OSHA's Omaha office, the Nebraska Safety Council, Great Plains Safety and Health Organization, and National Safety Council Nebraska have formed an alliance to provide the meat-packing industry—and other industries in Nebraska—with information, guidance and access to training resources to help protect the safety and health of workers.
The alliance focuses on common workplace hazards in the meat-packing industry such as slips/trips/and falls, noise, energy control, machine guarding, electrical, process safety management, back injuries, repetitive motion disorders and other ergonomic-related hazards.
The two-year alliance calls for OSHA and its partners to share best practices and review goals quarterly. Alliance members will convene and participate in forums, roundtable discussions, or stakeholder meetings on workplace hazards, and work to forge innovative solutions in the workplace or to provide input on safety and health issues.
"Workplace safety is achieved when everyone works together to recognize hazards and follow safety protocols and procedures," said Jeff Funke, OSHA's area director in Omaha. "OSHA has found an alliance like this sets the standard for sharing best practices, educating employers and workers and ensuring that safety is not compromised on the job."
Alliance Formed to Protect Heavy Equipment Operators in Illinois
OSHA and the Apprenticeship and Skill Improvement Program, Operation Engineers, Local 150 in Wilmington, Illinois, have signed a two-year renewal of their alliance to provide information, guidance, and access to training resources for heavy equipment employers and workers.
First signed on May 7, 2008, the five-year alliance continues the joint effort to:
- Develop effective training programs for local industry
- Provide safety seminars and talks
- Encourage worker participation in employer safety and health programs
- Share information on occupational safety and health laws
Together, the agency will work with the organization to promote a culture of worker safety and health within the heavy equipment operators' industry—including small businesses and apprenticeship training programs—through development and sharing of information on the recognition and prevention of workplace hazards associated with cranes, earth moving, and other construction equipment, including operations associated with trenching and excavations and hazardous waste sites.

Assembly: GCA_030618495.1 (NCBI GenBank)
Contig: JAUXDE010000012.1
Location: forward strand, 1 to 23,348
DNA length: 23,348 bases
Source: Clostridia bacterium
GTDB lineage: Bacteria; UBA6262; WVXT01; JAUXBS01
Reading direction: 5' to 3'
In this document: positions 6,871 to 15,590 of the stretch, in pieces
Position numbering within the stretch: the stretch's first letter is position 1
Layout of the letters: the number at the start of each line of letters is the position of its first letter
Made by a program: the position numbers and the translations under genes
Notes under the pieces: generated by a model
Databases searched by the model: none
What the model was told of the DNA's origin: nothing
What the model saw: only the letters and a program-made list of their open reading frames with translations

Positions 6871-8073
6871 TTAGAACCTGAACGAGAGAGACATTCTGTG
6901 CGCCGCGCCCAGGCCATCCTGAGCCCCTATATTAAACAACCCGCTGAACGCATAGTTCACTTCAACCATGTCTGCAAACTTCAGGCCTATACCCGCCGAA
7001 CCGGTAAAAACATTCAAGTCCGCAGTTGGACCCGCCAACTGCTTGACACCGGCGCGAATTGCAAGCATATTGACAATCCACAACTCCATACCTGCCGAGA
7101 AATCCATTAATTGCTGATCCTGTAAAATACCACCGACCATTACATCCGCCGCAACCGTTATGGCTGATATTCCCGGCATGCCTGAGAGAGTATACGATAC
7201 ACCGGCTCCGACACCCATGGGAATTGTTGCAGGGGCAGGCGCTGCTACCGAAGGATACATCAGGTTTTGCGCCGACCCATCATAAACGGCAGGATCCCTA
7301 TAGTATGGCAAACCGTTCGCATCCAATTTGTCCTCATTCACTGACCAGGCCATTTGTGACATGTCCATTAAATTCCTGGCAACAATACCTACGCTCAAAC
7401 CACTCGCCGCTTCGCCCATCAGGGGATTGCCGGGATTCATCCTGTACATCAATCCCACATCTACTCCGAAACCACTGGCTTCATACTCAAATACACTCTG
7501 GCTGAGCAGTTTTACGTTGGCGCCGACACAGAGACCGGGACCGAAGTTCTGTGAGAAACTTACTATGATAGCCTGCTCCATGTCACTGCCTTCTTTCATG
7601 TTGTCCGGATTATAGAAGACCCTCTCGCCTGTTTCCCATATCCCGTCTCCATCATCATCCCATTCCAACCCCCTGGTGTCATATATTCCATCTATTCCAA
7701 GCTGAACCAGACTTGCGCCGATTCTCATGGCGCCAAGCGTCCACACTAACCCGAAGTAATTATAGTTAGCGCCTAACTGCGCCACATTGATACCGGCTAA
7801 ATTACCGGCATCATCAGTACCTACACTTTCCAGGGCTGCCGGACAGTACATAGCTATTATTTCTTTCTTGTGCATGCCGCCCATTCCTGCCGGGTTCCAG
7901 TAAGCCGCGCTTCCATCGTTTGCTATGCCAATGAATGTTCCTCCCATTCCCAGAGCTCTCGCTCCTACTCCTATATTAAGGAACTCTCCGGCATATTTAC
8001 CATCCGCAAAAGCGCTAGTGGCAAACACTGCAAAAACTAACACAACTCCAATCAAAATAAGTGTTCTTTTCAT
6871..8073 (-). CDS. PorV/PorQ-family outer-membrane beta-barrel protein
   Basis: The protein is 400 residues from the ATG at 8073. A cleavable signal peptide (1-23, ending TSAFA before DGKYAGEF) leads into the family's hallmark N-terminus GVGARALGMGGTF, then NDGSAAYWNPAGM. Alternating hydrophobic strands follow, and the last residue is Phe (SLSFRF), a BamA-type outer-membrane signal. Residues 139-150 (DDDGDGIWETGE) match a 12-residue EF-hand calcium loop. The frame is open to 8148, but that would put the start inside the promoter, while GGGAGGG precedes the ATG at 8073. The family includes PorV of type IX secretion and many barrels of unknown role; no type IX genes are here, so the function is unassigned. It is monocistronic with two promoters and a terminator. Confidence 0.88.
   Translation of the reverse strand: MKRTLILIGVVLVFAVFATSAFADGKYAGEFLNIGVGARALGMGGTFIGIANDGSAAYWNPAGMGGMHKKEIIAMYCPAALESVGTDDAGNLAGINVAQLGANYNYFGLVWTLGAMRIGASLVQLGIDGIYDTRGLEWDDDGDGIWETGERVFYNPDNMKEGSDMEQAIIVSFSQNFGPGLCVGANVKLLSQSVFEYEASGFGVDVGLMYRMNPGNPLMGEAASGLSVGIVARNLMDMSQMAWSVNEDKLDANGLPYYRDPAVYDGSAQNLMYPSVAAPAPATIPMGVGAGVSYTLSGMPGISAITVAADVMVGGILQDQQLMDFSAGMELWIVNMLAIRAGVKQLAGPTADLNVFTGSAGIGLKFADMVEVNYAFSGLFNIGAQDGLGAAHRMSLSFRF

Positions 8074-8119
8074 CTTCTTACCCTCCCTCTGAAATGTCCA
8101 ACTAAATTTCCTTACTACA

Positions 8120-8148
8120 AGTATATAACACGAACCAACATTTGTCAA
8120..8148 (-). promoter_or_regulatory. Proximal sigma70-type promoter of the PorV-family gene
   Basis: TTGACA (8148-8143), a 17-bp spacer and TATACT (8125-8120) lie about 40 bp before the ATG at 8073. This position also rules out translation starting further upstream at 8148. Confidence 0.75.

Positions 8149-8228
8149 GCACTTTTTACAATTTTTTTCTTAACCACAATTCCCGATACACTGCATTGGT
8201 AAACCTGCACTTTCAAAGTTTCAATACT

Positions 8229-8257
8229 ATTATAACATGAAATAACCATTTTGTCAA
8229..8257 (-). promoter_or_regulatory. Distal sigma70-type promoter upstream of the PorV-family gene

OSHA and ASIP will also work together to promote awareness of the agency's rulemakings, enforcement initiatives, and safety campaigns, including an understanding of workers' rights and employer responsibilities. The partners will also speak, exhibit and appear at OSHA or ASIP conferences and apprenticeship training programs.
"In collaboration with ASIP, we at OSHA can help industry employers train and protect their employees from preventable workplace injuries," said Kathy Webb, OSHA's area director in Calumet City. "Our alliance allows to us to work together to foster education and provide training to improve the safety of workers in these high hazard industries throughout Illinois."
SIRS Inc. Recertified in Indiana’s Workplace Safety and Health Excellence Program
Southern Indiana Resource Solutions Incorporated (SIRS, Inc.), of Boonville, Indiana, received consecutive certification as a participating organization in the Indiana Safety and Health Recognition Program (INSHARP). INSHARP sites are small Hoosier companies with exemplary workplace safety and health culture and achievement.
SIRS, Inc., provides supportive services for adults and children with disabilities. Services offered include community rehabilitation, residential habilitation, facility group rehabilitation, employment services, and transportation services. The facility includes two residential homes and also leases office space to Women, Infant, and Children (WIC) and a daycare. The Booneville location houses the company’s headquarters, while operations are also carried out at four other Indiana locations: Troy, Jasper, Tell City, and Ferdinand.
“SIRS, Inc. not only provides important services to citizens across the state but also supports a culture of workplace safety and health for its employees,” said Commissioner of Labor Rick J. Ruble. “The Indiana Department of Labor is proud to recertify SIRS Inc. for outstanding achievement in occupational safety and health.”
The site’s three-year workplace injury and illness rate is approximately 35% lower than the national industry average of 5.7.